You still can’t use Flash on it, but at least the iPad now allows you to swipe, pinch, and scroll through the entire human genome. A new app from the Center for Biomedical Informatics (CBMi) at The Children's Hospital of Philadelphia lets users travel through the entire human genome--all 3 billion base pairs of it.
Plant and human genome researchers have uncovered myriad pathways toward understanding health and longevity, determining genes that code for things like disease tolerance and nutrient needs. A new bug gene-sequencing project aims to do the same — only the goal is to find genomic Achilles’ heels, to help people kill insects more easily.
How does one build a dinosaur? There’s the much-celebrated Crichton/Spielberg method, in which you extract dino DNA from a preserved prehistoric mosquito. But there are problems with this approach, says paleontologist Jack Horner in a recent TED Talk, and besides: there are plenty of spare dinosaur parts laying around our modern world from which to build a dinosaur. We just need to find the right ones.
Updated: In a monumental step for chocolate lovers — ah, let’s be honest, the whole of humankind — scientists announced today they have completed a preliminary genome sequence for the cacao tree.
OK, maybe it’s not that monumental; new genomes are sequenced all the time. But this one is special — cacao is no ordinary plant. Who cares about the corn genome when you can study chocolate instead?
There's no doubt humans are a musical species, although whether there's a genetic basis for our musicality is still up for debate. A UK team put that question into literal terms Tuesday night in London.
Over the weekend, the New London Chamber Choir offered three performances of "Allele," a 20-minute, 40-part choral work in which the members sing their own genetic codes.
Though many scientists hailed the results last week, some geneticists expressed doubt about a study that linked several genes to extreme old age. Now, at least one expert is saying the DNA analysis chips used to conduct the study may have led to faulty results.
The study authors defend their work, but said in a statement Wednesday afternoon that they were re-examining their analysis.
As scientists decode more and more genomes, the tree of life gets pretty complicated. It makes tough work for geneticists or other researchers who want to understand which organisms share which genes -- there are just so many comparisons. So there's a growing need for a better, easily searchable bioinformatics database.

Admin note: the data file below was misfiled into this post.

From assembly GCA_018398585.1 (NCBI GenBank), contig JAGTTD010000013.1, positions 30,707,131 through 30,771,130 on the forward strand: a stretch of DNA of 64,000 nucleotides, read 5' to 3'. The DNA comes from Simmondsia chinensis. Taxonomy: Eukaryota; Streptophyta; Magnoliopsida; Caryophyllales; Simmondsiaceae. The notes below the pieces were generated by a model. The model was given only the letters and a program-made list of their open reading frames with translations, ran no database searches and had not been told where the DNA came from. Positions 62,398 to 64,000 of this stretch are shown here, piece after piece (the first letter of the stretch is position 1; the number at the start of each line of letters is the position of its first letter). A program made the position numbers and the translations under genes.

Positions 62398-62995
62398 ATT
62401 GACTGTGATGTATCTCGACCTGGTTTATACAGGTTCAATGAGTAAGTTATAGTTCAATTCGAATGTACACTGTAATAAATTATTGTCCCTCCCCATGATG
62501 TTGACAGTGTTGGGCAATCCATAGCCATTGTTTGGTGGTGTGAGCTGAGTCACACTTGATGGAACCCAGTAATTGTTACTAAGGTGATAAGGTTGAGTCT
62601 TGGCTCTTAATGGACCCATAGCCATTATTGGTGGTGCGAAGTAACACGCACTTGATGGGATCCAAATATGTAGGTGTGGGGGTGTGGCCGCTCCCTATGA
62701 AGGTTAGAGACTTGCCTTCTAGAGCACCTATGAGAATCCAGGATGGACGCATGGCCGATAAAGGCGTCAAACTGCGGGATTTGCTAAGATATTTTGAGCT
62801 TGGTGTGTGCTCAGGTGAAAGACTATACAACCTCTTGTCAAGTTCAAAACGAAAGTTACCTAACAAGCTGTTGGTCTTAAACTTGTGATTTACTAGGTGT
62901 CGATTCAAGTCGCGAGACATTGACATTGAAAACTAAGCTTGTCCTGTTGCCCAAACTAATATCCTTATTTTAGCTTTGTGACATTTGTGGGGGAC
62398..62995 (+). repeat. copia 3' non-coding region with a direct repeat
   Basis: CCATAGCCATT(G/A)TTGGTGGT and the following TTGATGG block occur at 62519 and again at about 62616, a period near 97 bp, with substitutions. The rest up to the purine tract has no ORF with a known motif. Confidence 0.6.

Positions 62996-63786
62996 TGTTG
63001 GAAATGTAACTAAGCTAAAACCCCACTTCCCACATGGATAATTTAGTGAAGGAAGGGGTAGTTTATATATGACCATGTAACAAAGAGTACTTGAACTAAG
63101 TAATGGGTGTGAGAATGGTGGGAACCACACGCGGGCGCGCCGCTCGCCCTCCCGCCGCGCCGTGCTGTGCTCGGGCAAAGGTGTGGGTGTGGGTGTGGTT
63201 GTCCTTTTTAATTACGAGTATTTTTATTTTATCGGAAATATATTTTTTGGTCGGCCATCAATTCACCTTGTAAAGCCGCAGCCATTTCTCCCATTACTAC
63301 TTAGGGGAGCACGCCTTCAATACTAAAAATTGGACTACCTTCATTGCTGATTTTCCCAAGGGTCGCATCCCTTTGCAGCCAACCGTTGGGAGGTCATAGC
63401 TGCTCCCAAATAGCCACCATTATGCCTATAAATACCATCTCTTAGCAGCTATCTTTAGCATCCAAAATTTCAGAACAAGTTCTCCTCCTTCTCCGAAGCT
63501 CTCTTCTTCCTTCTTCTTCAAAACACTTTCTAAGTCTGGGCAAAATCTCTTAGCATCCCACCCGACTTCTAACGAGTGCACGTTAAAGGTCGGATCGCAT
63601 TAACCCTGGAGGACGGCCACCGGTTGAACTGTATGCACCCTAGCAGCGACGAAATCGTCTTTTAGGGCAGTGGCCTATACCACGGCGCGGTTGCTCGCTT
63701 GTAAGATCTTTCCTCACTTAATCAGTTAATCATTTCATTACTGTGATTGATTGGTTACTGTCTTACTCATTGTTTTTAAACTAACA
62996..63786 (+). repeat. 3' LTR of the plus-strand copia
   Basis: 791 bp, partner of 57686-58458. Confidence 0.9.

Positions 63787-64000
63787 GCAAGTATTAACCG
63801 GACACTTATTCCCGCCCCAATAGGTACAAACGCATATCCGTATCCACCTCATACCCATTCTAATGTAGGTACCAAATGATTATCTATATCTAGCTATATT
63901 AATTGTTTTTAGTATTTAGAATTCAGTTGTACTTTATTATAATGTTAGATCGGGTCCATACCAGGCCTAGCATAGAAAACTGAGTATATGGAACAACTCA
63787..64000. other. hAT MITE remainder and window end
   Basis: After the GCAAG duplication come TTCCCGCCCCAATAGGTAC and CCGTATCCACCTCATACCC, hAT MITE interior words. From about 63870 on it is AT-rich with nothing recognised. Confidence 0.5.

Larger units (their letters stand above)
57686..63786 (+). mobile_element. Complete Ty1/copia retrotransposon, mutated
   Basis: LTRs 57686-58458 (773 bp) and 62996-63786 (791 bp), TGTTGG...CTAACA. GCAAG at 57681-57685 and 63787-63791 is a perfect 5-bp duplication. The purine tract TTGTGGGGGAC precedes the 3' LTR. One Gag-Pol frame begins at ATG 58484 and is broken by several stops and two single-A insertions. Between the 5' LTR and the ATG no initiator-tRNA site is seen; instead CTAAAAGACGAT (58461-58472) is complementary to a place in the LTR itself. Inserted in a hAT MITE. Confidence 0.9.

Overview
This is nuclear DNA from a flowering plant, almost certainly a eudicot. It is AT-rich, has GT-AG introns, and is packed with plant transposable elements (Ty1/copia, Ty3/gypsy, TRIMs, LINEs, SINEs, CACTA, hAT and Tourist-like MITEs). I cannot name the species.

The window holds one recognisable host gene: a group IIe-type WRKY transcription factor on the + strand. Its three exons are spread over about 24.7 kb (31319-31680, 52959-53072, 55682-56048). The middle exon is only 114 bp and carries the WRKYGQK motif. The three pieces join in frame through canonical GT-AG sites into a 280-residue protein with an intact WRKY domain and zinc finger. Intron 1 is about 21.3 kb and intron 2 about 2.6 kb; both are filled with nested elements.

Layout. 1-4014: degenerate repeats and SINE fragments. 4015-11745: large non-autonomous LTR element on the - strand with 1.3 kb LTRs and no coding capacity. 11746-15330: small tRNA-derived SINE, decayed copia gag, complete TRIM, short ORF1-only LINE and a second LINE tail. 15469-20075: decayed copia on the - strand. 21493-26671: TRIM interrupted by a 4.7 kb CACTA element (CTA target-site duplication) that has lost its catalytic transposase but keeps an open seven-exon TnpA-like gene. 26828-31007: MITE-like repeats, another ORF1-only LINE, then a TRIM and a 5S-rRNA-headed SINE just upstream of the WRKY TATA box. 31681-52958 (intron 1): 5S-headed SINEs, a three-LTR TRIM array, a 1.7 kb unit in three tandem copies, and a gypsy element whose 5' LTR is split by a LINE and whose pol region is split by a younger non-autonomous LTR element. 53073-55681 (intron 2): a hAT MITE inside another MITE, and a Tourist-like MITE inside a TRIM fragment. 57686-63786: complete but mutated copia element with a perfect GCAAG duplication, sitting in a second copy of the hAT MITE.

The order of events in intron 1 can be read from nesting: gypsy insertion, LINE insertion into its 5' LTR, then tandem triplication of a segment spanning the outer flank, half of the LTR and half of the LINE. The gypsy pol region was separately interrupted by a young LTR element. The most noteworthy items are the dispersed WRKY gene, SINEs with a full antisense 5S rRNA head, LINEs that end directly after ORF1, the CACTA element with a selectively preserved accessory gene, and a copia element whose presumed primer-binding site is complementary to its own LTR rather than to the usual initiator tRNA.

A Chinese computer scientist has a suggestion: mimic the way search engines index Chinese characters.
First universities started using RFID chips to track students' attendance. Now they want their DNA. The University of California-Berkeley, that bastion of hippiedom and experimentation, is replacing its summer reading list with a call for incoming students to voluntarily provide DNA samples.
Walgreen's is ready to plunge headlong into the brave new world of personal genomics retailing, becoming the first retailer to stock store shelves with genetic-testing kits that can test for a person's likelihood of developing a range of genetic ailments, from Alzheimers to breast cancer to obesity. The FDA, however, isn't so thrilled.
When former President Bush mentioned human-animal hybrids during a State of the Union speech in 2006, most of the audience probably sat scratching their heads for a second. However, in the years since then, transplanting human genes into animals, whether to make better milk or study human diseases, has become a bigger and bigger issue.
Now, a year after English scientists implanted human stem cells into bovine egg cells, Britain's Academy of Medical Sciences has launched a study to determine the ethics of creating human/animal hybrids.